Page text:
Service all masters

In Tests, Mack, June 201714 MinutesBy NZ Trucking magazineMay 30, 2017

Multipurpose trucks are common amongst rural carriers who regularly swap between flat deck, tipper and livestock work, but few would dare to use a bonneted 8-wheeler for fear of losing capacity…

Not so for Switzers Valley Transport Ltd (SVT). The Southland rural carrier recently chose a Mack Trident to do the same tasks as a number of Argosys in their 13-strong fleet. The common belief is that a bonnet wastes overall length, resulting in reduced volumetric capacity when compared with the combined deck lengths possible on a maximum legal length cabover. We‘ll come back to this point later.

We caught up with the Mack at SVT‘s yard at Wendonside, about 40 minutes from Gore up the Waikaia Valley. The company‘s trucks are in an impressive deep blue livery and the new Trident suits the livery perfectly. Extras such as the stainless sun visor and DEF tank, offset front wheels, D-shaped fuel tanks and bug deflector enhance its appearance even more.

It was a perfect autumn morning as we climbed aboard to pick up a load of fertiliser at Ballance in nearby Riversdale. Cab access is easy, but the passenger‘s lower steps are narrow; the muffler sits between the left steerers, and with the set-back front axle it doesn‘t leave much room for wide boots. Inside it is the familiar Mack cab; this is a day cab and there‘s no wasted room, but it‘s very comfortable and certainly not cramped. What is unusual is the prominent gear lever announcing that this is a rare model with an 18-speed Eaton manual transmission.

MTD Trucks general manager Murray Sowerby saysmanuals are only bought to order and they only supply one or two a year nowadays.

Jason ‘Jas‘ Bruce is the driver, he‘s been with SVT for three years but has been driving a lot longer. He handles the gear lever and truck comfortably as the 535hp MP8 engine powers it towards its first load of the day. A loader soon has the unit full of fertiliser and Jas rolls the covers over.

Depending on your upbringing, the bodies are usually called dropside or liftout tippers. They are easily transformed into flat decks, but one of the downsides of dropsides (as we‘ll call them in this article) is that folded covers usually have to be manhandled into place and secured. Between the engineer, Riversdale Engineering Ltd, and SVT, they have come up with a practical rollover solution that works in most of the situations the Trident is likely to face.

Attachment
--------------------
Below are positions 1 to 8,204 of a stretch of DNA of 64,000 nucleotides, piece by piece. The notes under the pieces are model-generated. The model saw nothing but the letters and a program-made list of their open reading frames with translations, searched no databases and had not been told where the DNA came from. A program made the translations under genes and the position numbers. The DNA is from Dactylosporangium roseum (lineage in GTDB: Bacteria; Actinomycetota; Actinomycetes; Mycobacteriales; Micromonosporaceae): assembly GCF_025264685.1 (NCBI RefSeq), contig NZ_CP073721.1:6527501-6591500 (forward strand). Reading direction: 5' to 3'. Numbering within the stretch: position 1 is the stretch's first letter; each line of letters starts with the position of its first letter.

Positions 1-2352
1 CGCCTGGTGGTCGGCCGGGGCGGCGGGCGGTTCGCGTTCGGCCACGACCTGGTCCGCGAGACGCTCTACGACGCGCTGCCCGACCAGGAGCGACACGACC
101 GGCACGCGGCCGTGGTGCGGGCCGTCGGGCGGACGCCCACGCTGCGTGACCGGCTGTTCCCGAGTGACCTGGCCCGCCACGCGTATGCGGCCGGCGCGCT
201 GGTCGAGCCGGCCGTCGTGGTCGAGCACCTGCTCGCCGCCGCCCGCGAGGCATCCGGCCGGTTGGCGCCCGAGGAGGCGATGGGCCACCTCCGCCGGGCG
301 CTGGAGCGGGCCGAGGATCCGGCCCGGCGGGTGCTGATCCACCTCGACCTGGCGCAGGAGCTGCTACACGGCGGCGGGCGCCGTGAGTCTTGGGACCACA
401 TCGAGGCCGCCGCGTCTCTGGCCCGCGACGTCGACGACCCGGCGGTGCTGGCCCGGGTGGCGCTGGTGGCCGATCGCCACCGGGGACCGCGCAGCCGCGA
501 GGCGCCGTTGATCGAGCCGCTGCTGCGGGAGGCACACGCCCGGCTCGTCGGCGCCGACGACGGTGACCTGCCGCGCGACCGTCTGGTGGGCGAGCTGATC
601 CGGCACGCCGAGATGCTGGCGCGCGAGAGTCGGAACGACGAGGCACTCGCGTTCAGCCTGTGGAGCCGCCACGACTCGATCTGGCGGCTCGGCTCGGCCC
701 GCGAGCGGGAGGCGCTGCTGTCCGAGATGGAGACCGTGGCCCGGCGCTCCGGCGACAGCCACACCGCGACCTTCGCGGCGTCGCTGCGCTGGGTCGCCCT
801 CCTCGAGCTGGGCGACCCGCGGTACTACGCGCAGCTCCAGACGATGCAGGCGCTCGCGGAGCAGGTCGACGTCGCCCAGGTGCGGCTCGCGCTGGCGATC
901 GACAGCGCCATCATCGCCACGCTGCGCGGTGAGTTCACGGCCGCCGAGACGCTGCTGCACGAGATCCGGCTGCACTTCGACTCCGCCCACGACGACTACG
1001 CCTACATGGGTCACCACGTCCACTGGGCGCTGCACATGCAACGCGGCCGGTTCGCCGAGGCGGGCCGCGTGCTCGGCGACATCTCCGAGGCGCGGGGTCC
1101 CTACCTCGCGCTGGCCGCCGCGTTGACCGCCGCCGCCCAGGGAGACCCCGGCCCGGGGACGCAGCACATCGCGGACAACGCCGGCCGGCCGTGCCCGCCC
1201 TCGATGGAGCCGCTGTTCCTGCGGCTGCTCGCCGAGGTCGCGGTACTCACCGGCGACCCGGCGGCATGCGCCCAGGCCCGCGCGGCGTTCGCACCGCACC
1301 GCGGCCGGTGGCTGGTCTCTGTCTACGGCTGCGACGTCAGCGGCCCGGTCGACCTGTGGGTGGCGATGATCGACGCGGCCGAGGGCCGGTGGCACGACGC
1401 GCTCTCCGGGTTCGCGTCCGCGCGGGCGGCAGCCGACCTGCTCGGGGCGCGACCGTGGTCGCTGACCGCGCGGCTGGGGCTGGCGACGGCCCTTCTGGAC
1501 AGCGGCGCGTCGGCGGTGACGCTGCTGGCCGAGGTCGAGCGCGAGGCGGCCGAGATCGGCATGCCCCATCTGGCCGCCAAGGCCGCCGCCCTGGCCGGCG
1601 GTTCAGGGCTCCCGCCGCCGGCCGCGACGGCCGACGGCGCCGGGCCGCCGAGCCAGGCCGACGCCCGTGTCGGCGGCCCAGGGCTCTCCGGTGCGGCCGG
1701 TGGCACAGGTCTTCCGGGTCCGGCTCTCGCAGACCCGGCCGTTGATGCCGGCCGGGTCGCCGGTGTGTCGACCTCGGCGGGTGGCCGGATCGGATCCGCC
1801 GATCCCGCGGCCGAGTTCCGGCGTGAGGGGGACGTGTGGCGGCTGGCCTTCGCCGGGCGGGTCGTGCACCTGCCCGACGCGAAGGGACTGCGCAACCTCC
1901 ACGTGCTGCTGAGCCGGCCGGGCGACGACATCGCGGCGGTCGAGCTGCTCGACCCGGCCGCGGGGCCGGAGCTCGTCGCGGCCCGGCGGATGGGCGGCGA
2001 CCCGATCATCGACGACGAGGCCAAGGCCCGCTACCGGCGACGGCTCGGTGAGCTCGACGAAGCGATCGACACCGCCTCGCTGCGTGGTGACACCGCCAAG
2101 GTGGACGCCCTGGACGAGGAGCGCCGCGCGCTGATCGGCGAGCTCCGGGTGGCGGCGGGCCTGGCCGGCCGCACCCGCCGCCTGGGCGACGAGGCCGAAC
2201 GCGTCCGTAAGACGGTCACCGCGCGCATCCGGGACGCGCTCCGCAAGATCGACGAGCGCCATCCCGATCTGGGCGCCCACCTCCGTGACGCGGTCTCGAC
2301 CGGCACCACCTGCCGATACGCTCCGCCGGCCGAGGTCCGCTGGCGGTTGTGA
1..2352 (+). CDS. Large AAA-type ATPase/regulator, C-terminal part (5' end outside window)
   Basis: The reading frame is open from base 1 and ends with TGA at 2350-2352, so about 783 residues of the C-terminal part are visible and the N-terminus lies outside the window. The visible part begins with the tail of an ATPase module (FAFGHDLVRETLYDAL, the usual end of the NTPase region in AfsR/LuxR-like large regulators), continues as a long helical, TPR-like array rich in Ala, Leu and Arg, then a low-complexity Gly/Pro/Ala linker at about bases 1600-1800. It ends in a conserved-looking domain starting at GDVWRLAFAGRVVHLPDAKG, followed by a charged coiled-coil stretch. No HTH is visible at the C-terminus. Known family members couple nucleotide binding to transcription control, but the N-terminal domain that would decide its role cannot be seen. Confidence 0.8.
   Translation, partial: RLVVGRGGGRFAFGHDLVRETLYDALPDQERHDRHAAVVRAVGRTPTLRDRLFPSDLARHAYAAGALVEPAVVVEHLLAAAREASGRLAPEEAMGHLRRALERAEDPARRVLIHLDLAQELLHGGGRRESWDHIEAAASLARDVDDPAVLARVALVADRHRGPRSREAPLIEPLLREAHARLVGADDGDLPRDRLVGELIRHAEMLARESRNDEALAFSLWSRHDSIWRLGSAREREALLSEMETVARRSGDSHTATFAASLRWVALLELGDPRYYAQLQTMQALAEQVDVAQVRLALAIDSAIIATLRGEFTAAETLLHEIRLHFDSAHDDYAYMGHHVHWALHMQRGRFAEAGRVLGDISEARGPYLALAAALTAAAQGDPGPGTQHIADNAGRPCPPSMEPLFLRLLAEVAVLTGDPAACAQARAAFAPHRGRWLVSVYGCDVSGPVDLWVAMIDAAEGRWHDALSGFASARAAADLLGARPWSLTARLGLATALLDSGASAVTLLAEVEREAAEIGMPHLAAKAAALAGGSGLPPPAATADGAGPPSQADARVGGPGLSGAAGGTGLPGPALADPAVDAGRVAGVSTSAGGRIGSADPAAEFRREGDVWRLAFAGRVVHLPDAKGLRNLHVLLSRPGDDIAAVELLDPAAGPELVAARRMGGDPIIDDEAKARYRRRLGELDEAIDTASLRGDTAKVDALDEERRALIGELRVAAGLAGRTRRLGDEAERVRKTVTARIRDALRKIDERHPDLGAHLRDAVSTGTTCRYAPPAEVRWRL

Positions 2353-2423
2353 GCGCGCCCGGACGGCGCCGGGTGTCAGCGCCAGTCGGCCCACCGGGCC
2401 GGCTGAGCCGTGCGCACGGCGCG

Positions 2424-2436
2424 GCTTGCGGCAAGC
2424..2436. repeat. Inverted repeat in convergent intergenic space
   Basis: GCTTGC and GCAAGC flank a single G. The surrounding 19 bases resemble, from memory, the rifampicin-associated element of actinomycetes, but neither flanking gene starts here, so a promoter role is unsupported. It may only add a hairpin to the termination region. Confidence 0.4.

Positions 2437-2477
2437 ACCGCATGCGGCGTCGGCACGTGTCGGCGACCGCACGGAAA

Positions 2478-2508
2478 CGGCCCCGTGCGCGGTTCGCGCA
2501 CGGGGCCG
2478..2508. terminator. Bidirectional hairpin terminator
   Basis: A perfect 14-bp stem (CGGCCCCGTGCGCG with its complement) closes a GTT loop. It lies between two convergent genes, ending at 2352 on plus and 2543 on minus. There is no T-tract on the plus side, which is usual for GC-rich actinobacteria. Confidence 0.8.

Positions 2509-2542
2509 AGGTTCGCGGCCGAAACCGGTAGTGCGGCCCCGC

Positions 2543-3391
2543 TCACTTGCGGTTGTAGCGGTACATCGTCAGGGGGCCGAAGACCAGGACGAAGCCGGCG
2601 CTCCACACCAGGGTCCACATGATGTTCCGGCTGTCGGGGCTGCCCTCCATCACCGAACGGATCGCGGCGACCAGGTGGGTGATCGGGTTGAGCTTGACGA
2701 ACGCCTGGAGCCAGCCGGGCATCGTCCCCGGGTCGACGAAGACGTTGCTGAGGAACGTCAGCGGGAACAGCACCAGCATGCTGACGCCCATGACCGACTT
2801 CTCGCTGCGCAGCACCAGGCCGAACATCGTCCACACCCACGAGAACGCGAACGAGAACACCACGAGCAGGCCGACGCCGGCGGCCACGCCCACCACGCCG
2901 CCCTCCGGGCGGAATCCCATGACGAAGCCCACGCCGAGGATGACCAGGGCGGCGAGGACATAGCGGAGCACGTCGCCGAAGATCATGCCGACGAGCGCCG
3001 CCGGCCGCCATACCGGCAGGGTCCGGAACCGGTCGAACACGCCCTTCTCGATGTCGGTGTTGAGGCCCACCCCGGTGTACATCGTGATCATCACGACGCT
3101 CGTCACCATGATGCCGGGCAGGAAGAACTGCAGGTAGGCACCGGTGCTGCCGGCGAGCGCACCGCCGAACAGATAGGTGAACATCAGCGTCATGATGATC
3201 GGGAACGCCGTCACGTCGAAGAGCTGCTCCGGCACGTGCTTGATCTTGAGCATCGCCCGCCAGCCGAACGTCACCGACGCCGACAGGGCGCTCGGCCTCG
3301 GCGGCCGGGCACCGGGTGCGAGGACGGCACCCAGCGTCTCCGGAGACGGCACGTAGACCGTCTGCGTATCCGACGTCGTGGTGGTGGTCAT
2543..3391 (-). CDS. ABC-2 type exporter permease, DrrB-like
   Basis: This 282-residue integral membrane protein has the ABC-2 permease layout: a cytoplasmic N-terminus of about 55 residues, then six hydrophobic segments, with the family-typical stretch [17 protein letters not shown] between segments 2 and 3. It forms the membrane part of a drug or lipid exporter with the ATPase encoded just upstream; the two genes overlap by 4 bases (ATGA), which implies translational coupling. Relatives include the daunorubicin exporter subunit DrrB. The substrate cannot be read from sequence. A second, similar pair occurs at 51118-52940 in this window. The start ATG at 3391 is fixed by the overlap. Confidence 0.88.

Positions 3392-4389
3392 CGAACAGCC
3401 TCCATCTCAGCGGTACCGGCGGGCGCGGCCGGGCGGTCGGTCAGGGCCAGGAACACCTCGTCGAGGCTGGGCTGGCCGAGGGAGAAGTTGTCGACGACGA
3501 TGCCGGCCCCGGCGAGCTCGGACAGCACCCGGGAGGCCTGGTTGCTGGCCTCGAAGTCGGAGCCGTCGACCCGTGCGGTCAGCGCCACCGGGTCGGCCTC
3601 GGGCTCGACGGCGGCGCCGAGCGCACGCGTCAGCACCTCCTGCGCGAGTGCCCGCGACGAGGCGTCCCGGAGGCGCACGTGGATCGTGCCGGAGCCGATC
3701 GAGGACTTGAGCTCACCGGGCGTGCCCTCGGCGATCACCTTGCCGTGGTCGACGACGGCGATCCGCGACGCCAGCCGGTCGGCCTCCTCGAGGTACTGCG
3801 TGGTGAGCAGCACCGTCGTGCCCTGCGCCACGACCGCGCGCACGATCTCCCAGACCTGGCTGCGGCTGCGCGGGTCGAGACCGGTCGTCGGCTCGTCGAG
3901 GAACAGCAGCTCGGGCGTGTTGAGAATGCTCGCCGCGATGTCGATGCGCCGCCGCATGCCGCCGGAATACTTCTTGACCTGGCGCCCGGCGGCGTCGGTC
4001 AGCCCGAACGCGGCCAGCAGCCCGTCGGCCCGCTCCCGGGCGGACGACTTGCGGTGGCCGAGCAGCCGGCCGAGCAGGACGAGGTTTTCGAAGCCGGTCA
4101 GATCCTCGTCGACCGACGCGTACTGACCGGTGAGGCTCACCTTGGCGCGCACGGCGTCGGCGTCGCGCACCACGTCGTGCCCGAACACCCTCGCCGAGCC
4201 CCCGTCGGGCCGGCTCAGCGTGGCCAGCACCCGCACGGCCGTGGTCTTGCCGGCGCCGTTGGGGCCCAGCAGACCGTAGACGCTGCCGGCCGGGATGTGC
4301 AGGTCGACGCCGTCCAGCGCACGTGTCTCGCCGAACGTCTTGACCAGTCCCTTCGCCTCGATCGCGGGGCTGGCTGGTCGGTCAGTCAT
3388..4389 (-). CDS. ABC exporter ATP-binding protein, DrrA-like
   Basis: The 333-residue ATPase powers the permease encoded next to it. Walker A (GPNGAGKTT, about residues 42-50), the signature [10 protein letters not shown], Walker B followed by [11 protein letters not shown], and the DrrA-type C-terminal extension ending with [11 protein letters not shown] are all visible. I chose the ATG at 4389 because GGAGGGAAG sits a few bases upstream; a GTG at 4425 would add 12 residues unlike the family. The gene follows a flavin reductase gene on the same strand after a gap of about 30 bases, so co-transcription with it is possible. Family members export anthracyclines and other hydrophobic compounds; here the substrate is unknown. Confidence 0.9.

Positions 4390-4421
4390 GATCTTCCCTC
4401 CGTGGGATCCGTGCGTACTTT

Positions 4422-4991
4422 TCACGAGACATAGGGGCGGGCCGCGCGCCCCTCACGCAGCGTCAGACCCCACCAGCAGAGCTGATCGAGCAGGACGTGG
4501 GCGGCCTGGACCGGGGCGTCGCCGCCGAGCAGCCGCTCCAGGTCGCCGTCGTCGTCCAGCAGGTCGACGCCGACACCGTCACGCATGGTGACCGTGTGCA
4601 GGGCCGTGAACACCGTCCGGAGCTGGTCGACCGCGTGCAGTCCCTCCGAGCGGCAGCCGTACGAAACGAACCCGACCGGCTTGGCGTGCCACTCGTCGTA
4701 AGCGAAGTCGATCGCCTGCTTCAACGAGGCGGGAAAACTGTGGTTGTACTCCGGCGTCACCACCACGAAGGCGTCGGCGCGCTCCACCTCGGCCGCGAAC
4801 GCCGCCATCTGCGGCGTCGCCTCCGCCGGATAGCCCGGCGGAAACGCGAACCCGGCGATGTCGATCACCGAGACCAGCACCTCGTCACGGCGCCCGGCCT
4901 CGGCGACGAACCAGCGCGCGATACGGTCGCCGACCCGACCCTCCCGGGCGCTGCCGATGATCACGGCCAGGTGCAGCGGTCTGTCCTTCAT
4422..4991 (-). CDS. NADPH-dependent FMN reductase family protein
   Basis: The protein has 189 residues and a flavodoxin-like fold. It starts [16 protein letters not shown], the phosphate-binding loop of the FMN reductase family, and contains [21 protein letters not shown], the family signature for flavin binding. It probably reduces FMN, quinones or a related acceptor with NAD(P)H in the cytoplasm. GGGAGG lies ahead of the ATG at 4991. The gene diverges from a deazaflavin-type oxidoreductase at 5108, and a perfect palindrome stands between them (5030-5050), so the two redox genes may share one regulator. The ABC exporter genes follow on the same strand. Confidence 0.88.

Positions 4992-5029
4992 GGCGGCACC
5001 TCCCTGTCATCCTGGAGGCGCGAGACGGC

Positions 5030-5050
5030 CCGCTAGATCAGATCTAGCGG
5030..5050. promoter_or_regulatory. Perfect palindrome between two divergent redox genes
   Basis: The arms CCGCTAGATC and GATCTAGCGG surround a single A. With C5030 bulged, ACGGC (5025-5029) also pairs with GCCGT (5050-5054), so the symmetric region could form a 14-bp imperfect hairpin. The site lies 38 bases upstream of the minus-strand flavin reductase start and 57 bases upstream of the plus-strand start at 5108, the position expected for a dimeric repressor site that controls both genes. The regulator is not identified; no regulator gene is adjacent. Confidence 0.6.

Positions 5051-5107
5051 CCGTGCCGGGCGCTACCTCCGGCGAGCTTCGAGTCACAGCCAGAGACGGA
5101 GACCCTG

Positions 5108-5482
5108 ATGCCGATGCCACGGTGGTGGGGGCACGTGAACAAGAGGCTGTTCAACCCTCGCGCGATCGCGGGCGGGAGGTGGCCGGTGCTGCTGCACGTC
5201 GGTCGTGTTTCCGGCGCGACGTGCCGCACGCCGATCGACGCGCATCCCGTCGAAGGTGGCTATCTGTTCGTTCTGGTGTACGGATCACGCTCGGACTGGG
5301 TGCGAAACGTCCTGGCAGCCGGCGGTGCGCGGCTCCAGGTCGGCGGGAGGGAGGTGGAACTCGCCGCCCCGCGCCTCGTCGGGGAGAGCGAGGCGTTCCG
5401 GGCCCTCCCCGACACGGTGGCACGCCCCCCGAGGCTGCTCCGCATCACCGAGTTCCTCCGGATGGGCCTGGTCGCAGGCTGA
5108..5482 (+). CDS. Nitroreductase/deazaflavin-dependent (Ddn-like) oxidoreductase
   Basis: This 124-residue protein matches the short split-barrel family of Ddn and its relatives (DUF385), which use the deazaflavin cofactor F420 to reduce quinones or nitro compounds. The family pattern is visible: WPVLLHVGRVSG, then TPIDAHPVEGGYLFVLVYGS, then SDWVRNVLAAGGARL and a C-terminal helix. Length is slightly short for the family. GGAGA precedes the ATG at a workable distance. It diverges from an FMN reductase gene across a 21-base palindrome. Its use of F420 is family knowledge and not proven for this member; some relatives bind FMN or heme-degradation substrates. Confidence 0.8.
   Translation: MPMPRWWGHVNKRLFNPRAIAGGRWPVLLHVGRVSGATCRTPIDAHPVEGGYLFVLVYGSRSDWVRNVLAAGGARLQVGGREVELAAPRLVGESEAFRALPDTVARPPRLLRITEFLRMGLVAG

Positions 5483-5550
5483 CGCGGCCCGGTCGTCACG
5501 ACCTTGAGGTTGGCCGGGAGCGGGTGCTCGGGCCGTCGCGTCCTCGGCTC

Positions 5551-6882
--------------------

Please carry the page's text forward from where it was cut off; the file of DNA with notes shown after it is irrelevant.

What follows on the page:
The trailer is a secondhand 4-axle unit; although it‘s not old, was built by Riverside and matches the truck deck, it will eventually be replaced with a new 5-axle model. The truck is not currently H-rated; that will happen when the new trailer is completed later in the year. While the trip is relatively short, it consists of a high speed run on good sealed flat roads, before a run into a farm on a winding, rolling metal road, followed by a steep farm track up to an airfield where the load will be dropped on a pad for the topdresser. It‘s an ideal test run.

The Mack mixes tradition and up-to-the-minute design features to produce a high performance truck that satisfies those who want efficiency, return on investment, safety and nostalgically long bonnets. But the Trident is another example of how well their designers have done.

Photo: The dash is unmistakable Mack.

Photo: Jas can comfortably lift the sides into position; note the rollover cover and stays.

Loaded, the Trident sits on the road well, surface undulations and rough patches are well controlled and it‘s comfortable and predictable in the cab. Mack steering has always been considered a strong point of the brand and the Trident‘s steering gets a good test once we‘re off the highway and onto the rural roads; the steering appears perfect and making tightturns is no problem for the truck and driver. Even on the metal roads, the drum brakes apply smoothly.

Once through the farm gate we start the climb through a narrow gully with matagouri overhanging the track. Although the Eaton transmission‘s original design is from a different era than the Volvo Group engine, the two combine well to perform like a well-practiced duo on the road. But it‘s off highway that the manual clearly proves itself. The mDRIVE AMT, which is the standard transmission, is a 12-speed, and sometimes an extra couple of gears are an advantage. Volvo has added crawler gears as an option in their I-Shift and it‘s probable that they will eventually become available in the mDRIVE, which is essentially the same gearbox, but in the meantime the versatility of the rugged Eaton is ideal for a climb such as this and it appears SVT have made an excellent choice.